Mathematically generated imagery is becoming ever easier for animators to exploit, thanks to open-source programming languages like Processing.
The Irish-born animator Glenn Marshall uses Programming to create output that encompasses generative art pieces, music video animations for Peter Gabriel and generative iPhone and iPad apps such as Zio, Eyegasm (below bottom) and Supernova (below top). “Processing, for the first time, invited computer artists like me to try out coding,” he says, “by making it as easy as possible to write some code that could quickly create something visual, as quickly as we normally do in Photoshop or After Effects.
“It helped the likes of myself to move between the traditionally divided vocations of artist and programmer,” he adds. “I could now think and dream theoretically about any kind of abstract or experimental notion of animation and visuals, and know that I could program it exactly according my thinking.
“This would not be possible using off-the-shelf graphics software, where I’m limited by the built-in tools and framework of someone else’s programming,” he says. “In Processing I’m creating my own tools to create my own art; it’s truly the purest and most holistic ideal of what a computer artist should be.”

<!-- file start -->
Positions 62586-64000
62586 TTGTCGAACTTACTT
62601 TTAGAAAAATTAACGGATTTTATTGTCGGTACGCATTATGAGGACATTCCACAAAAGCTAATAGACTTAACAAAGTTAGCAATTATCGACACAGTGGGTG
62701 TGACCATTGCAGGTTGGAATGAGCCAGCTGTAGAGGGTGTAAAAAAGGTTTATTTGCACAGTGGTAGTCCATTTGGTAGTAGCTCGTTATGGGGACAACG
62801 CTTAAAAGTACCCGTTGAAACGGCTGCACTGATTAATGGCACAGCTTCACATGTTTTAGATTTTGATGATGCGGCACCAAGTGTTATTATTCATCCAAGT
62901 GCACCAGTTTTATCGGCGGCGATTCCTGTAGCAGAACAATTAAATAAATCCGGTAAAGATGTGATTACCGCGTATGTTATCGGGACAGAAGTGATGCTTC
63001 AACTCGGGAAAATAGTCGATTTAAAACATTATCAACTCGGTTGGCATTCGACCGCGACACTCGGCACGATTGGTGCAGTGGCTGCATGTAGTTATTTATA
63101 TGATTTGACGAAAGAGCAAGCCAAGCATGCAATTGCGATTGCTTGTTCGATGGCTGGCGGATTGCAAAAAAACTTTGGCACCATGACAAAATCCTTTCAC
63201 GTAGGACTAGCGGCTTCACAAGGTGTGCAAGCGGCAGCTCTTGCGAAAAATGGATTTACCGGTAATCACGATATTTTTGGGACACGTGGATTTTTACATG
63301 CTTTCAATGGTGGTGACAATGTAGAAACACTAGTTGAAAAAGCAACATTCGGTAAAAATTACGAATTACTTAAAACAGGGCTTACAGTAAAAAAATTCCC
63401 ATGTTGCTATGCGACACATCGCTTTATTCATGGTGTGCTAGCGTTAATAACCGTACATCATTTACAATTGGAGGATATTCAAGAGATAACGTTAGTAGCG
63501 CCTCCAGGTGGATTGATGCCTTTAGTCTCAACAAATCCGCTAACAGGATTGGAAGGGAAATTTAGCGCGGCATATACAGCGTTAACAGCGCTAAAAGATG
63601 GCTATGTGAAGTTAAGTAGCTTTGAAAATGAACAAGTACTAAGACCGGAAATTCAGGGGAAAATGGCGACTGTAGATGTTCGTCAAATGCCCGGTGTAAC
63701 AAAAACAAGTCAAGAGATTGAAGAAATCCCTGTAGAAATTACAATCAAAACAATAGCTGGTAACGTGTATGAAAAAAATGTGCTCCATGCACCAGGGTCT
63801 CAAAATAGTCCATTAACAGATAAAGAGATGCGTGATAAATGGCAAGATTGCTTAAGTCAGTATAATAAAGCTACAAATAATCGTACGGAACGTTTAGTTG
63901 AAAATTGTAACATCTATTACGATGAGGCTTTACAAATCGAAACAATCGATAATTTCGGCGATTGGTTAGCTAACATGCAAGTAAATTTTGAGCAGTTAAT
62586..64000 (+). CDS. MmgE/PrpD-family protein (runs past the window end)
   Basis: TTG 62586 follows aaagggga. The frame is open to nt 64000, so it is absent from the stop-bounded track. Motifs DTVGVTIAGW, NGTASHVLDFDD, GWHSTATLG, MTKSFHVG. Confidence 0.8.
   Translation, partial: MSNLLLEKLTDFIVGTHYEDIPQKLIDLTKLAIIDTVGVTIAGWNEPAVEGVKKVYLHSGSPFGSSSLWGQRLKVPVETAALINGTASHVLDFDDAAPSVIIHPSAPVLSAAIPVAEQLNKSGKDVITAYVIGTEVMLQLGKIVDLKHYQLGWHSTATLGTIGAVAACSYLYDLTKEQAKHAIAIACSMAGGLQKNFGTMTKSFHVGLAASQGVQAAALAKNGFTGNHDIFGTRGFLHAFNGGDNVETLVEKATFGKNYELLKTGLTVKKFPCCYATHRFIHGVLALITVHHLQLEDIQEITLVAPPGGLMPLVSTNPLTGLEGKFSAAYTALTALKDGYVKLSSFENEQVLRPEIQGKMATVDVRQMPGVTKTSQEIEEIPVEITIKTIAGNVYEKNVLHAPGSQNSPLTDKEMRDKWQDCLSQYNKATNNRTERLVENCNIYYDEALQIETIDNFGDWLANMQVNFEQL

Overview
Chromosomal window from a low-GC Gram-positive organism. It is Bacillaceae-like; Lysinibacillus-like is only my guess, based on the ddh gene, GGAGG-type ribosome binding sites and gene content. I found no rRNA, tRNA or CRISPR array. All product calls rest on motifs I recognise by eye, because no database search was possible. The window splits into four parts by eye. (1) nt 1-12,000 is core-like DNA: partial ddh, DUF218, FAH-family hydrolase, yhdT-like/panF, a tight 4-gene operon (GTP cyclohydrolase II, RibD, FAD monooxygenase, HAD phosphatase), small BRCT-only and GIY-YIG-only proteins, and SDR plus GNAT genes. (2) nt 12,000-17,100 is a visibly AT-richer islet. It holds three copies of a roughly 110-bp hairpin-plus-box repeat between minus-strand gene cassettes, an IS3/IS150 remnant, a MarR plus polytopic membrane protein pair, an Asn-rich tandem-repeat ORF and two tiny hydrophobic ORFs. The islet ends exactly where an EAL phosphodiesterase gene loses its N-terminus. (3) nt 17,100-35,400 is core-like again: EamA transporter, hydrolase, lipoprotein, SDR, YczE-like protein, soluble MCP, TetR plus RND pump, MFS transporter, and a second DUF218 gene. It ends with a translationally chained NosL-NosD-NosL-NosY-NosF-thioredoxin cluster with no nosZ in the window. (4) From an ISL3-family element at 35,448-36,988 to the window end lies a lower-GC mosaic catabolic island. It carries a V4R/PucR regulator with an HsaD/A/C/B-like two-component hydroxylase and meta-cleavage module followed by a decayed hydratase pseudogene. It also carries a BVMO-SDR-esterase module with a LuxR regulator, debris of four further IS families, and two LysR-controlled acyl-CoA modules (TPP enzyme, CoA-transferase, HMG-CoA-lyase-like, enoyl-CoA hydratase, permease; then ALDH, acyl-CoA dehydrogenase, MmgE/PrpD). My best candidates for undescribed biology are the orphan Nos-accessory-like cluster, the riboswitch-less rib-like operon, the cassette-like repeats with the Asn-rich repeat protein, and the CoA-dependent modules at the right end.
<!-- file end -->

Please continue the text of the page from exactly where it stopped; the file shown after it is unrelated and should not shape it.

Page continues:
Who would have thought that gaming engines might become part of the animator’s toolkit? It turns out that game development tools provide an excellent avenue for exploring the narrative potential of animation, as Glasgow studio The Story Mechanics has discovered.
The Story Mechanics is creating what it calls ‘digital adaptations’ – classic stories that are reinvented as interactive experiences, built with the Unity game engine.
“The format of the book itself is ditched,” says the studio’s Simon Meek. Instead, locations in the story become the primary storytelling canvas, he says.
Soon we should see The Story Mechanics’ first commercial release in this vein, a version of The Thirty-Nine Steps. It will feature four animations that tell the character’s backstories, says Simon. “These were created from cut-out paper models, scanned and rigged, animated in Maya, then treated in After Effects before being packaged as OGGs to be played in Unity. As hardened After Effects users, we have been blown away by what a games engine like Unity can do when it comes to VFX.”
Unity will allow the interactive experiences to be delivered on PCs and Macs plus the iPad, and potentially on Android devices and the PlayStation Vita, too.
Animation trends 2012
3) Combine animation with programming